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2018 Roserock (Drouhin) Zephirine Pinot Noir

ITEM 8476121 - Removed from a professional wine storage facility; Purchased direct from a distributor; Consignor is original owner

Bidder Amount Total
erimc6 $45 $45
$45
Item Sold Amount Date
I8476121 1 $45 Oct 9, 2022
I8447901 2 $45 Sep 25, 2022
I8320161 1 $46 Jul 10, 2022
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RATINGS

96James Suckling

Very intense violets and fresh wild cherries, blueberries and a spicy, bracken-like note with a stony edge, too. The palate shows the clarity of tannin that is the hallmark of great pinot noir – super fresh, well-defined and fine yet powerful – carrying cherry flavors long and fresh.

94The Wine Advocate

...layered aromas, with a pretty juxtaposition of tobacco leaves and dried flowers accenting a core of sweet rhubarb, raspberry and blueberry fruit. The medium-bodied palate is silky and elegant, offering loads of earth and spice-laced fruits and a long, uplifted and juicy finish.

REGION

United States, Oregon, Willamette Valley, Eola-Amity Hills

Willamette Valley AVA was established in 1983, and it is the oldest appellation in Oregon. Oregon’s modern wine industry began in the Willamette Valley in the 1960s when artists, vagabond winemakers, and U.C. Davis oenology graduates looking for new territory started their own, small, off-the-grid wineries. The appellation is the state’s largest, and it extends 175 miles from Columbia River on the Washington/Oregon border to just south of Eugene, near central Oregon. The Willamette River runs through the area, helping to give the appellation a mild year-round climate. There are six smaller sub-appellations within this AVA, but altogether the Willamette Valley has the largest concentration of wineries in Oregon, as well as the majority of the state’s most famous producers. Pinot Noir is king here, followed by Chardonnay, Pinot Gris and Riesling. To most admirers of Oregon Pinot Noir, Willamette Valley offers the most distinctive wine choices in the state.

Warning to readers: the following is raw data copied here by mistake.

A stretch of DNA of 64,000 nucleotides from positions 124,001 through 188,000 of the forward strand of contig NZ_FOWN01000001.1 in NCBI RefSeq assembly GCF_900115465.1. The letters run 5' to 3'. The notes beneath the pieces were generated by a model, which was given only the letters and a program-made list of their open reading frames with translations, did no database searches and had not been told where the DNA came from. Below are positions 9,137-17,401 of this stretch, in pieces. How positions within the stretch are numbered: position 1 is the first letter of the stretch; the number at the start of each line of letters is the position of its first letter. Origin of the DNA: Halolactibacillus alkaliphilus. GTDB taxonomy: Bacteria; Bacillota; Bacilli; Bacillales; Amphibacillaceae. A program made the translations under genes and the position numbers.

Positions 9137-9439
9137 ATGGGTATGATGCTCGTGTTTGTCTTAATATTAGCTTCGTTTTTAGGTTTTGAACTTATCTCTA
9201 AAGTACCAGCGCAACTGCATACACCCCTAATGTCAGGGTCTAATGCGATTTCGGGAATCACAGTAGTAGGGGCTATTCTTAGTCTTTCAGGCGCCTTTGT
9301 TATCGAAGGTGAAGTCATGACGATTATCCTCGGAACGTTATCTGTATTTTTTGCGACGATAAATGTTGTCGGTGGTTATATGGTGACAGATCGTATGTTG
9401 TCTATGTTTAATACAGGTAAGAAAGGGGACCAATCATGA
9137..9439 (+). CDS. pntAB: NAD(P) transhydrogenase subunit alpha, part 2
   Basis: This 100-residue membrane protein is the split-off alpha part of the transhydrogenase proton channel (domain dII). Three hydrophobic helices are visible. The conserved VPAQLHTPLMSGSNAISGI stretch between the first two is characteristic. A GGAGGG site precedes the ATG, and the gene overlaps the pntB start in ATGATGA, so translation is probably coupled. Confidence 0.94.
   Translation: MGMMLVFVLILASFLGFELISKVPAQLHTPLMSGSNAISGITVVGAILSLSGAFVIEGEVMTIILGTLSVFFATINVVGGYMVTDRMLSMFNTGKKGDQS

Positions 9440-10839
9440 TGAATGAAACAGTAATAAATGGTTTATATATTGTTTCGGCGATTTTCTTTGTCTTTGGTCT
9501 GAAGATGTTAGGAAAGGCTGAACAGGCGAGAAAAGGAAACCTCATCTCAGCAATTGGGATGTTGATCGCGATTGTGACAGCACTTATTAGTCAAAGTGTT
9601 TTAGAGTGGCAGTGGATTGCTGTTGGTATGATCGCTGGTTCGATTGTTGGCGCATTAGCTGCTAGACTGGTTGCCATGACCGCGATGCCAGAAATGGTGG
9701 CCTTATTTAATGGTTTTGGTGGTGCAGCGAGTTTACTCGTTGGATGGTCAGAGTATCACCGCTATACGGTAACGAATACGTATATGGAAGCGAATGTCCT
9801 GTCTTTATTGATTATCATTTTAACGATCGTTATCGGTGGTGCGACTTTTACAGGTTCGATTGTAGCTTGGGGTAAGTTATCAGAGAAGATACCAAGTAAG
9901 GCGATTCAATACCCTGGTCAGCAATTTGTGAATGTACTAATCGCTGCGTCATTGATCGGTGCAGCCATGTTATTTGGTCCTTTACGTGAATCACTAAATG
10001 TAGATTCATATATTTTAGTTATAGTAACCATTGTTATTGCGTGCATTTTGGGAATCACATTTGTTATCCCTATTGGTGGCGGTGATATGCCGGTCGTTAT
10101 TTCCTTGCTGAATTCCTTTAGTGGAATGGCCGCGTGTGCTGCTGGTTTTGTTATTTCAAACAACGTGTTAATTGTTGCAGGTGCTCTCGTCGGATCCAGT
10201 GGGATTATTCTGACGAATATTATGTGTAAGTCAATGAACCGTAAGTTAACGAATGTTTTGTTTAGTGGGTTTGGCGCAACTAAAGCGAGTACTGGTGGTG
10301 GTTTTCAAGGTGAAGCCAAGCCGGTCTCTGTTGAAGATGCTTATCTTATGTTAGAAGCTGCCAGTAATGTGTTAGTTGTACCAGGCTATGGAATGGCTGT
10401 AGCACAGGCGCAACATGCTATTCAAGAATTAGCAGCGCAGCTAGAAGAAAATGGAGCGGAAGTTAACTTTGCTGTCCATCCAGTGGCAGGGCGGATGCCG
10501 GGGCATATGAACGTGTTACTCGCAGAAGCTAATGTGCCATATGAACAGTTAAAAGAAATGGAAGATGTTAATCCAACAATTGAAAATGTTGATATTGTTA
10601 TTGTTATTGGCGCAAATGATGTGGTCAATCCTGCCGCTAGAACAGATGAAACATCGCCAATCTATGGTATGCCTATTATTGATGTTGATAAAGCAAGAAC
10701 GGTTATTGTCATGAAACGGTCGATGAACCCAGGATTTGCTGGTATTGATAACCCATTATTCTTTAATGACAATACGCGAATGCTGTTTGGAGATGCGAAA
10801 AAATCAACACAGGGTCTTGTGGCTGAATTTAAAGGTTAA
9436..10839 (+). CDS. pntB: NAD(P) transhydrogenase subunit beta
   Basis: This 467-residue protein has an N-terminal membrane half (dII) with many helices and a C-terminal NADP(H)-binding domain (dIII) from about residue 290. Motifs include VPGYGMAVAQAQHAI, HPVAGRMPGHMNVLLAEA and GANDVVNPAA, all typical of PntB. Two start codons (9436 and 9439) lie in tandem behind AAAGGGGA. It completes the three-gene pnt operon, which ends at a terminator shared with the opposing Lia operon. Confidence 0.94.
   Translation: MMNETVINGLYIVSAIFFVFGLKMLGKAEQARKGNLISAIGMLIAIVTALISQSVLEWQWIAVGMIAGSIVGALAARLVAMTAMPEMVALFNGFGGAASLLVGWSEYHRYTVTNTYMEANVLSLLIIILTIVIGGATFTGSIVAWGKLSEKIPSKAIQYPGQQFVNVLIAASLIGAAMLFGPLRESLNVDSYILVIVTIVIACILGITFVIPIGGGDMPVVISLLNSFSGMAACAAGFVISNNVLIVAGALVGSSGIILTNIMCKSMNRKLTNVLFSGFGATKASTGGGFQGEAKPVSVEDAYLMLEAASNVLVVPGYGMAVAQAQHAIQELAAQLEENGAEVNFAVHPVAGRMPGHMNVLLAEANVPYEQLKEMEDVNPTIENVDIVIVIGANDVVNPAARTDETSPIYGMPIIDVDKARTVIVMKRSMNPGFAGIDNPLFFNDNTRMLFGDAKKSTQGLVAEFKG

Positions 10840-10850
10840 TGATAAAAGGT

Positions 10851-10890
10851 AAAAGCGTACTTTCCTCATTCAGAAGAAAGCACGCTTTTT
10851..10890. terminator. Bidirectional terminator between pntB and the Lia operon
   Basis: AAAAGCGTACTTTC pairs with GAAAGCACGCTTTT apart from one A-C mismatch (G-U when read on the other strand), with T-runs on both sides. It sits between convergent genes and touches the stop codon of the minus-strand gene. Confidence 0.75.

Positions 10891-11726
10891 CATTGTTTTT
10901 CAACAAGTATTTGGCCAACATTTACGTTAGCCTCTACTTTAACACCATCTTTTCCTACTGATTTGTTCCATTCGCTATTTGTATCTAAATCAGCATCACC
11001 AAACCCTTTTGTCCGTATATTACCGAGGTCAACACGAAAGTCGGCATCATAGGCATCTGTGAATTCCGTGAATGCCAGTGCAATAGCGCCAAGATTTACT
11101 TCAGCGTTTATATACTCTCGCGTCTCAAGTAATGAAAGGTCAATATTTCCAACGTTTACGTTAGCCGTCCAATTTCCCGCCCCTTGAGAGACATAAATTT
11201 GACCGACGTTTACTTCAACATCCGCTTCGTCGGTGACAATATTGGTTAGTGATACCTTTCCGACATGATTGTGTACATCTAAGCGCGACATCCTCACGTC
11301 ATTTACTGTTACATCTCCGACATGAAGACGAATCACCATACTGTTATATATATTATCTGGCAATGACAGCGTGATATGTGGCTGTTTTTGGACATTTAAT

TYPE

Red Wine, Pinot Noir

This red wine is relatively light and can pair with a wide variety of foods. The grape prefers cooler climates and the wine is most often associated with Burgundy, Champagne and the U.S. west coast. Regional differences make it nearly as fickle as it is flexible.